Home PageDeck & engine room

Deck & Engine Room

DER-2Ah the Engine Room, also known as “The Other Holy Place” on a boat or yacht. There’s nothing nicer than a well designed, well maintained Engine Room with plenty of space to walk and work around the main engines and gen sets. Painted white and well lit, man that is Top Shelf.

If you’ve got that set up you’re fortunate, but most boats are space constrained in the Engine Room usually in an effort to maximize horsepower or provide more living space. You’ve also probably noticed that most of the “long in the business” mechanics are smaller guys or they have a small and wiry helper. This is so they can get into those tight spaces and outboard of the engines for repairs or maintenance.

It’s not always easy but we encourage every owner to know the lay out and service points of their engine room, the mains and the gen set(s). We also encourage safety, both personal protection as well as ship’s safety to prevent flooding.

Personal Safety

There are plenty of harmful elements in an Engine Room, Hot Coolant, Fuels, Fluids, Batteries etc and for the most part they’re contained where they should be. But always wear Safety Glasses in the Engine Room, whether you’re running or shut down at dockside.

In addition to a fluids check you should also do a visual inspection for loose or broken clamps, frayed or cracked hoses and belts, fuel or fluid leaks and loose or missing bolts. There are plenty of sharp surfaces involved so consider wearing our Cut Resistan Gloves. They’re used throughout the Cruise Ship industry for jobs just like this. They provide a good grip in oily applications, a level of cushioning and moderate cut protection from clamps and other sharp edges.

Ship’s Safety and Flooding

You’ve probably all heard stories about a fellow boater or Skipper cruising along and slowly losing speed. Maybe his high water alarm doesn’t sound or he didn’t notice the bilge pumps coming on…….and when he realizes the speed loss he opens the hatch and sees a foot or so of water in the Engine Room. It happens quite frequently, a blown raw water hose, busted clamps or a through hull is usually the culprit. The level of hysteria is usually correlated directly to the sea conditions. If it’s flat calm, it’s a way different emergency than having eight footers breaking over the bow.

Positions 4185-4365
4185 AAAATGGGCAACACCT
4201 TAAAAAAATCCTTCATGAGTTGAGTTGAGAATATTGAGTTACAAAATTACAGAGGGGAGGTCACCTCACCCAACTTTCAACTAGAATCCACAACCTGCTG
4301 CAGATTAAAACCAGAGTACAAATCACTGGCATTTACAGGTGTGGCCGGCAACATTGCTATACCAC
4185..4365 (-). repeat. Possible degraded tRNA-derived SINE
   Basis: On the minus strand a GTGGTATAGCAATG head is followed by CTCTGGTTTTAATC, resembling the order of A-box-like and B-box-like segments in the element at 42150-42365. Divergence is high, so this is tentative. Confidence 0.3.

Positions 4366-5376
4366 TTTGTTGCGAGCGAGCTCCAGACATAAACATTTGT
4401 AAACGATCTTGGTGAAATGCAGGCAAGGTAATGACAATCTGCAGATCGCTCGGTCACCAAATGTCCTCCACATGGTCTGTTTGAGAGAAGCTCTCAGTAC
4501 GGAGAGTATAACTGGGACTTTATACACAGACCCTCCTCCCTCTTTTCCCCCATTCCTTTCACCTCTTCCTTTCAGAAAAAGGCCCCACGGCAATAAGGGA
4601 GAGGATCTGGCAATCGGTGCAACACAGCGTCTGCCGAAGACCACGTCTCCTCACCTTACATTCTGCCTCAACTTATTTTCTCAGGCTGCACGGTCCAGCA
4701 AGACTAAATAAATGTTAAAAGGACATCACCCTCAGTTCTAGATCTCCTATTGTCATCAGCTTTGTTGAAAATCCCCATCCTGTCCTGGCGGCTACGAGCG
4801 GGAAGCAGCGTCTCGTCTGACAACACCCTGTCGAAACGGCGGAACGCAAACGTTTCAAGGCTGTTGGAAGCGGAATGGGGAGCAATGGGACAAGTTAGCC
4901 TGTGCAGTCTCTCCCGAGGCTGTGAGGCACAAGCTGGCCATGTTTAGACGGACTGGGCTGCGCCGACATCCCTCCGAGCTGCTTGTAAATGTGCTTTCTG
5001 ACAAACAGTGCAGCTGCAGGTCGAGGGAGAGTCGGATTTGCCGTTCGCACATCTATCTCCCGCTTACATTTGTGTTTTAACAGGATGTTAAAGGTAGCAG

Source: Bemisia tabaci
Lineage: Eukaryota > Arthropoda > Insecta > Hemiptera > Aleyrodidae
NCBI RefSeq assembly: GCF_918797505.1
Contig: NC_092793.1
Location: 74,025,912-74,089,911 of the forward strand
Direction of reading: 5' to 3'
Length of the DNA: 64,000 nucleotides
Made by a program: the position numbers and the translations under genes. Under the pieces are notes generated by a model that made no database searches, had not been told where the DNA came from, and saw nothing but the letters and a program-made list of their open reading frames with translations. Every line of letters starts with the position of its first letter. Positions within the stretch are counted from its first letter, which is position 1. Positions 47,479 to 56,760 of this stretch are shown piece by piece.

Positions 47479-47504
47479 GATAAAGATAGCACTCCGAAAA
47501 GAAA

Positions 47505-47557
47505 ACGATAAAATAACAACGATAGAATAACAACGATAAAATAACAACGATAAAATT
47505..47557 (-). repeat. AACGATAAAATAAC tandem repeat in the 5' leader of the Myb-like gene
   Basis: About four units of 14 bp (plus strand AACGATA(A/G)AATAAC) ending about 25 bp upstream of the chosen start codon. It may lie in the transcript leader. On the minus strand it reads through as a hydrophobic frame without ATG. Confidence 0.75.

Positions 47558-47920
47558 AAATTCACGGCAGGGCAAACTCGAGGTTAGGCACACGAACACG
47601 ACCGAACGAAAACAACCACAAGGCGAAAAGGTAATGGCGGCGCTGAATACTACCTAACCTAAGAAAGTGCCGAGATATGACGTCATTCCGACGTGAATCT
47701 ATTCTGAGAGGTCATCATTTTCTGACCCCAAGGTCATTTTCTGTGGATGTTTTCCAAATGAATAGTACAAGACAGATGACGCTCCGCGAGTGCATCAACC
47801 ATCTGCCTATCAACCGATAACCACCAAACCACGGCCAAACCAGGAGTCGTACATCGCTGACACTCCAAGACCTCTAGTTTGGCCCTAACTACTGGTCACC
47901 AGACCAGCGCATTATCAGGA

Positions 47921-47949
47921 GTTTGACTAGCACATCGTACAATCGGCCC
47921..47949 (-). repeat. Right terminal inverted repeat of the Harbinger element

This is another good reason to be vigil and thorough when you do your visual inspections. Always pay special attention to through hulls, seacocks and raw water hoses. That’s where the flooding is most likely to come from. Every through hull below the waterline should be fitted with a through hull emergency plug. Our Thru Hull Emergency Plugs come in assorted sizes (instead of a kit of 4 different sizes) because you’ve most likely got multiple through hulls of the same size. In addition our Emergency Plugs come pre-fitted with a reusable Twist Tie so you can preposition the plug at the appropriate fitting. So it’s there where and when you need it.

Sea-cocks and ball valves should be maintained and exercised at least monthly. It’s the proper way to stem the flow of water if you blow a hose or fitting and immediately mitigates the emergency.

We’ve talked to a lot of folks and its little scary how few people do this. The reason is “they’re hard to turn or they’re hard to reach”. We agree on both counts. That’s why we developed the patent pending Seacock and Ball Valve Helper. It’s a great tool to provide a better reach, a better grip and better purchase for turning the valve. It also comes with a reusable twist tie so you can make it fast to every seacock or ball valve.

Remember those eight footers? You don’t want to be searching for these safety items when you need them the most. So preposition them.


In summary, if you know your way around the engine room and you’re prepared for these emergencies you’ll leave the dock with more confidence and your time afloat will be more carefree and enjoyable.